A notorious prisoner got four female guards pregnant as he played “kingpin” inside a corrupt jail, a court has heard.
Gangster Tavon White was serving 20 years for attempted murder inside Baltimore City Detention Centre.
But he managed to make tens of thousands of dollars a week by smuggling in drugs and mobile phones, CBS Baltimore reports, and was once heard saying: “This is my jail. My word is law.”
Prosecutors say gang members held the balance of power inside the prison, and sex between guards and inmates led to four guards becoming pregnant.
The two of the four women are even said to have had tattoos of White’s name, with one displaying a “Tavon” tattoo on her neck and the other on her wrist.
However White, a member of the Black Guerilla Family who is also known as “The Bulldog”, is now set to become a star witness in the prosecution of two other inmates and five prison guards over money laundering, drugs and conspiracy charges.
White has already pleaded guilty to a number of drug distribution and money laundering charges.
THEY call him Bulldog, and this is his jail.
Tavon White is serving 20 years in the Baltimore City Detention Centre for attempted murder. During his incarceration, he has impregnated four female prison guards and ascended as kingpin of a breathtaking world of corruption.
He is the leader of the Black Guerilla Family — a gang that worked with guards to smuggle drugs and mobile phone into the Baltimore jail and others around the country.
He is also the prosecution’s star witness in a federal case against dozens of inmates and correctional officers involved in the “upside-down world … where officers took directions from gang members”.
Bulldog: ‘This is my prison’
Inside the Baltimore City Detention Center, gang members used smuggled mobile phones, dealt drugs and had sex with corrupt guards — several of whom they impregnated — who helped them as they ran operations of the Black Guerilla Family, according to court papers in a case alleging widespread corruption at the state-run facility.
“This is my jail, you understand that,” Tavon “Bulldog” White told a friend in a January 2013 call, according to the documents. “I make every final call in this jail … everything come to me.”
“Whatever I say is law,” White, a member of the gang that took root in Baltimore’s jails in the 1990s, proclaimed in a call a month later. “Like I am the law.”
Black Guerilla Family members worked with guards to smuggle drugs and phones — crucial for the gang to conduct business on the outside — into the jail and other correctional facilities, according to a 2013 federal indictment charging White, 16 other inmates and 27 correctional officers with conspiracy, drug distribution or money laundering charges.
Prosecutors also say the ring involved sex between inmates and guards, which led to four officers becoming pregnant.
Nearly all of those charged, including White, accepted plea deals. Trial for two inmates, five correctional officers and another state employee is under way.
In opening statements, prosecutor Robert Harding painted a portrait of a jail plagued with corruption at the hands of guards.
Four of the five officers on trial, he said, engaged in sexual relationships with gang members and allowed the enterprise to operate inside the jail with impunity.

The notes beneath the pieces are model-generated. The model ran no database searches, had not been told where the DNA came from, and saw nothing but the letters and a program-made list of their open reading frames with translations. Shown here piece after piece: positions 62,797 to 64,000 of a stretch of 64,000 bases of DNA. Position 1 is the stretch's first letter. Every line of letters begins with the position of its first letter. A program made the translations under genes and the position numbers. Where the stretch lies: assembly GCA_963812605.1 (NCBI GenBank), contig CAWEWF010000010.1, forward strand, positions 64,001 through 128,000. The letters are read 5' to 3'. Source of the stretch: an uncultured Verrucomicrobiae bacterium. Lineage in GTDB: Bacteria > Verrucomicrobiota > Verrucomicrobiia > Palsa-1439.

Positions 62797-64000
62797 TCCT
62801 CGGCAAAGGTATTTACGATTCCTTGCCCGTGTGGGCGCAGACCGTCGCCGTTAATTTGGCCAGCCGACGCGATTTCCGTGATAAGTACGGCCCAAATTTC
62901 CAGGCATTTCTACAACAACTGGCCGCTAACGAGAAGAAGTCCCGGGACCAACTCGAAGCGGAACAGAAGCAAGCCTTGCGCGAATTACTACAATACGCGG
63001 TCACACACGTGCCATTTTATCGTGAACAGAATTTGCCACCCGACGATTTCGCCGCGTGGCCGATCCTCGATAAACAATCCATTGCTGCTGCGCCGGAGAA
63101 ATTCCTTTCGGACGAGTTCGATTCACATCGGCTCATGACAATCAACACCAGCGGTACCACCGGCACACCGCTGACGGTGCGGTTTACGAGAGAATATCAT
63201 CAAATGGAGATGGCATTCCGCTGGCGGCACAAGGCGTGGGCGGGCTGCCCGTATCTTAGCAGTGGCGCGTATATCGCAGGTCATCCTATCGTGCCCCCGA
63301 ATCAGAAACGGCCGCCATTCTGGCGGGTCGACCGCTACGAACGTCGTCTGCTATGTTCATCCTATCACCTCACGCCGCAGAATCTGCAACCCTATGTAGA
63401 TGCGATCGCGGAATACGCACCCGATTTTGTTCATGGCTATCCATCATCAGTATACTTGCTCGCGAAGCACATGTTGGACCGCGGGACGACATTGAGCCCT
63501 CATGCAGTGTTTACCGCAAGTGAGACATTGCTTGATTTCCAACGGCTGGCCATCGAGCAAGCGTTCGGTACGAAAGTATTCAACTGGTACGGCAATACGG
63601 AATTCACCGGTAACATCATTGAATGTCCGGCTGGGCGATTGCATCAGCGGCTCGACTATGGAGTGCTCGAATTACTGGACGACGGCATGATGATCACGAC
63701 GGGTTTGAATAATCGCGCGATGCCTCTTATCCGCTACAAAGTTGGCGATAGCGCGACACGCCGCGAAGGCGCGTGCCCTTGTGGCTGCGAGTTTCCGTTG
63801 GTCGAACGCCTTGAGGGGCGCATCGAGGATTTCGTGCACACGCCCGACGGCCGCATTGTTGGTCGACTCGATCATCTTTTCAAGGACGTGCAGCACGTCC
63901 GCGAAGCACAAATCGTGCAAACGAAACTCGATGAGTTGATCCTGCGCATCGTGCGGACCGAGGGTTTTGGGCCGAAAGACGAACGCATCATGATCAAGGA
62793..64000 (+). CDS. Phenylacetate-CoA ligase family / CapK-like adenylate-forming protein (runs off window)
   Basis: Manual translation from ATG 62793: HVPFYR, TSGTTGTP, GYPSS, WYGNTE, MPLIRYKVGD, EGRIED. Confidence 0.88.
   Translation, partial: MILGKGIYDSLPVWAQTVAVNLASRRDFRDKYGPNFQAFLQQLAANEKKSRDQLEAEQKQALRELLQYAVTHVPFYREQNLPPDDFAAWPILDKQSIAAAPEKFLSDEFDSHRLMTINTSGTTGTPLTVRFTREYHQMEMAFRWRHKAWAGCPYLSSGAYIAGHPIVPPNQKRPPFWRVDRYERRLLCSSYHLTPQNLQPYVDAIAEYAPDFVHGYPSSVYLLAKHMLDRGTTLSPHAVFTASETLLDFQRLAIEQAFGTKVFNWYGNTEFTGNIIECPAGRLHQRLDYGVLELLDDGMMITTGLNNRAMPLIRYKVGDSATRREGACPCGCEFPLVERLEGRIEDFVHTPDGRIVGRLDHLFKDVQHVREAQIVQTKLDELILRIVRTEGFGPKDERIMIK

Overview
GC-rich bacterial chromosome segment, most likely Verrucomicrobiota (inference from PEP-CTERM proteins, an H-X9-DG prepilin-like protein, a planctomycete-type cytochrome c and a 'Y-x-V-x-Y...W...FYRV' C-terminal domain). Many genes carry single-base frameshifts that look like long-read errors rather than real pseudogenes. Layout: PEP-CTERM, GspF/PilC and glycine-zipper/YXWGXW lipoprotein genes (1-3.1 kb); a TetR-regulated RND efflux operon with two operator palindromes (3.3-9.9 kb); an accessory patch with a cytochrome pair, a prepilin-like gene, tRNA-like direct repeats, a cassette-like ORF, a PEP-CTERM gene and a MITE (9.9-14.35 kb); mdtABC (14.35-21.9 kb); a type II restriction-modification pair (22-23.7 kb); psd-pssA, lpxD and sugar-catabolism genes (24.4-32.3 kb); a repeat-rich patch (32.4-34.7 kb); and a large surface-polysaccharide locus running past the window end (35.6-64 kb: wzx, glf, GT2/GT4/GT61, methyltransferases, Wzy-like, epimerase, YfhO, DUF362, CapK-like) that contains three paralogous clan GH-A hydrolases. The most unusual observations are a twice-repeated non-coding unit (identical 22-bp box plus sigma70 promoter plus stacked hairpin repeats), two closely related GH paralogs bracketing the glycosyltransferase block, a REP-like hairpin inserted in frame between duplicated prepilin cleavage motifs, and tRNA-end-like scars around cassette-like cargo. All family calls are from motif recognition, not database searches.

“There was no raising of the BGF flag on the guard tower, but a gradual assumption of an incredible amount of power by the prison gang inside the prison,” Harding said. “They operated an underground economy in the prison for years.
How is this possible? … People who were supposed to be protecting the public interest but instead opted to form an alliance with an exceedingly violent gang.”
Defence attorneys insisted that their clients’ actions did not further the interests of the enterprise.
Prisoners gain the upper hand
The case reveals details about how inmates controlled the very guards tasked with supervising them and provides a glimpse into the strategies of the Black Guerilla Family’s operations on the streets and behind bars.
The case also sparked fierce backlash and harsh criticism, leading the Department of Public Safety and Correctional Services to resign.
Since the indictment, the Public Safety Department has increased personnel in its intelligence and investigations unit and is developing a polygraph unit that can test guard candidates, spokesman Mark Vernarelli said.
The department invested $US4 million in technology to block calls on unauthorised mobile phones. The facility is searched at least once a week, he said.
Several laws were passed this year to try to strengthen security and ensure oversight. One enables the state to remove officers from an institution without pay for bringing a mobile phone or charger into a facility, in addition to drugs and alcohol.
Another raises fines for visitors who smuggle electronics to inmates and increases jail time for inmates caught with contraband.
While the most recent scandal made national headlines, it is not the first time authorities have tried to dismantle Black Guerilla Family’s stronghold in Baltimore’s jails.
Founded in San Francisco in the 1960s, Black Guerilla Family began taking root in Maryland in the 1990s, investigators say. In 2008, BGF became the dominant gang at the jail, where members established a monopoly over the drug trade.
The next year, a federal investigation produced 24 indictments against BGF members and associates in Baltimore. Four were state corrections officers.